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Bright Infrared Emission from Electrically Induced Excitons in Carbon Nanotubes

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Science  18 Nov 2005:
Vol. 310, Issue 5751, pp. 1171-1174
DOI: 10.1126/science.1119177

Abstract

We used the high local electric fields at the junction between the suspended and supported parts of a single carbon nanotube molecule to produce unusually bright infrared emission under unipolar operation. Carriers were accelerated by band-bending at the suspension interface, and they created excitons that radiatively recombined. This excitation mechanism is ∼1000 times more efficient than recombination of independently injected electrons and holes, and it results from weak electron-phonon scattering and strong electron-hole binding caused by one-dimensional confinement. The ensuing high excitation density allows us to observe emission from higher excited states not seen by photoexcitation. The excitation mechanism of these states was analyzed.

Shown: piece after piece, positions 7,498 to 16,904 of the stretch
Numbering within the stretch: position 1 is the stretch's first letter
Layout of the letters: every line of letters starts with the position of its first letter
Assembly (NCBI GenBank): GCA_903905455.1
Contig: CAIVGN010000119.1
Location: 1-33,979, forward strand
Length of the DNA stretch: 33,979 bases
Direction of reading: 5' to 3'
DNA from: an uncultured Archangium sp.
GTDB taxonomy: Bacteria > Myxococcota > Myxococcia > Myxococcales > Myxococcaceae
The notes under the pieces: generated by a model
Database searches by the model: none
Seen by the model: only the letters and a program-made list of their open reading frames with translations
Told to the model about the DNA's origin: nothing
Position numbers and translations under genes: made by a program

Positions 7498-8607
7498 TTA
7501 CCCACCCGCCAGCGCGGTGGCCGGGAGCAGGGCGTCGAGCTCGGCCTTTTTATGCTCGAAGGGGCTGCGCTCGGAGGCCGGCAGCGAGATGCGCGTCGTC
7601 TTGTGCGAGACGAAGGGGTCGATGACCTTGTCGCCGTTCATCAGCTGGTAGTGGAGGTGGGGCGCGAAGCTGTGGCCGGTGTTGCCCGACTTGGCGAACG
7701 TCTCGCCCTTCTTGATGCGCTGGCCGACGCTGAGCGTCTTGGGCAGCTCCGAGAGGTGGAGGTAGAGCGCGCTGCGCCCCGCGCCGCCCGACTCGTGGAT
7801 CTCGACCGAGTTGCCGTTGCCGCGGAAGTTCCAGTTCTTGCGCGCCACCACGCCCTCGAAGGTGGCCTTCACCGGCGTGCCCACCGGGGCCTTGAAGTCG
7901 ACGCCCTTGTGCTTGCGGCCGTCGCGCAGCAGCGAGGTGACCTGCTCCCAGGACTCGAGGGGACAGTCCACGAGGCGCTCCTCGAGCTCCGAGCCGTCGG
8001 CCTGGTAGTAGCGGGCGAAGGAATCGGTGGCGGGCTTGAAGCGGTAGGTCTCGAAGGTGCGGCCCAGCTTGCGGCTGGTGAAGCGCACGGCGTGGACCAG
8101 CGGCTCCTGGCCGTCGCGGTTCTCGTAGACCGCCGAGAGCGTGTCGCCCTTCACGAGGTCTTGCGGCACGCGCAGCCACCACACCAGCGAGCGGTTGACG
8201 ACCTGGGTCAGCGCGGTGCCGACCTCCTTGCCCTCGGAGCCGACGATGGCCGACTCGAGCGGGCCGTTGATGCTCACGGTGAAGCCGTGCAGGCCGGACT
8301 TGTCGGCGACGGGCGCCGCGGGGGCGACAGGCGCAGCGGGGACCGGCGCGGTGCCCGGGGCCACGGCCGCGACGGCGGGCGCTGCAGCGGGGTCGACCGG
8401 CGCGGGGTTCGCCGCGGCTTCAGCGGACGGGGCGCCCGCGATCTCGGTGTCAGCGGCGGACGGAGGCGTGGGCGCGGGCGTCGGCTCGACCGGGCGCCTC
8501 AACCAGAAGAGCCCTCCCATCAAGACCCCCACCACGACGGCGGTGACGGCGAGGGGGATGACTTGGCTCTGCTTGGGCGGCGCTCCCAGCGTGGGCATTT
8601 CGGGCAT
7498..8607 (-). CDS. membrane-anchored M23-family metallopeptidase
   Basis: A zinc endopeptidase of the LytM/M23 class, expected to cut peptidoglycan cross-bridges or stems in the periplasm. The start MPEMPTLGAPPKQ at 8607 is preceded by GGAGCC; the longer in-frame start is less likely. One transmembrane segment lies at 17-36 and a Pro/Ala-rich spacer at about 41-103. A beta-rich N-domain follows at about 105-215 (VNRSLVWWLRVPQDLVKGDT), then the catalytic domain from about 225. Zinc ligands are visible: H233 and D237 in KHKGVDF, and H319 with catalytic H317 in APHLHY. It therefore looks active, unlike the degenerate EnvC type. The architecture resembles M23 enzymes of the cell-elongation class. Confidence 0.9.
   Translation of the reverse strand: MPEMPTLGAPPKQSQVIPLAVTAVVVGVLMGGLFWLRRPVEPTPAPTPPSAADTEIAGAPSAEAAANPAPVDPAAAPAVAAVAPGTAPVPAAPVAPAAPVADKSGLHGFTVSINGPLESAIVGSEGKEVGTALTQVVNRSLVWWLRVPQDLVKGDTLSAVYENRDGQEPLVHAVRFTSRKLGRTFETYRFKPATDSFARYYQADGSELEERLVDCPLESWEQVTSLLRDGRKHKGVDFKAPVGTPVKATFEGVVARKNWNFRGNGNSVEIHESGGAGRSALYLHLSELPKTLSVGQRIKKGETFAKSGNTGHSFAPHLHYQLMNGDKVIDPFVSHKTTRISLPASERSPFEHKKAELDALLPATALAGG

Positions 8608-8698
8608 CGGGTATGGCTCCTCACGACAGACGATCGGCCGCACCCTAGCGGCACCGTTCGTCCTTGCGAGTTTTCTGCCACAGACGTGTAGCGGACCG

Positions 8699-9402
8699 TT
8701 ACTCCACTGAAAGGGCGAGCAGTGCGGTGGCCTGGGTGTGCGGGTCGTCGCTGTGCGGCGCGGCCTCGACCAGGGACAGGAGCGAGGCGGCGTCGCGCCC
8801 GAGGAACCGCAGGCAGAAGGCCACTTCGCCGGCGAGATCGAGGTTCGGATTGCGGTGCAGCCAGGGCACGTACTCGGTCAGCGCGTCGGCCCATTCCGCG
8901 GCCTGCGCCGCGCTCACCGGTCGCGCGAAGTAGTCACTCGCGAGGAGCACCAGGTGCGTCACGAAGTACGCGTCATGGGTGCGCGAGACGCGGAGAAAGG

The optical properties of single-walled semiconducting carbon nanotubes (CNTs) are currently the focus of intense study (18). CNTs are direct band-gap materials, and their optical spectra have long been attributed to transitions between free-particle bands. Theoretical studies, on the other hand, have pointed out that there should be strong electron-hole (e--h+) interactions in these quasi–one-dimensional (1D) materials, resulting in strongly bound excitons (911). Recent experimental evidence for the formation of CNT excitons is provided by two-photon fluorescence excitation spectroscopy (3) and photoconductivity (8). CNTs offer the possibility of a unified electronic and optoelectronic technology (12). Therefore, it is important to understand electroluminescence (EL) from CNTs. Moreover, the study of EL provides further insights into e--h+ interactions in quasi-1D materials.

Here we discuss an excitation mechanism that leads to a strongly enhanced EL in the infrared (IR) from a partially suspended CNT field-effect transistor (CNTFET) operating under unipolar transport conditions. In light-emitting diodes (LEDs) or ambipolar CNTFETs, the participating carriers (both e- and h+) are injected from the source and drain electrodes separately (2, 13). In our devices, carriers are generated locally when a single type of carrier is accelerated under high local electric field to energies sufficient to create strongly correlated e--h+ pairs (excitons).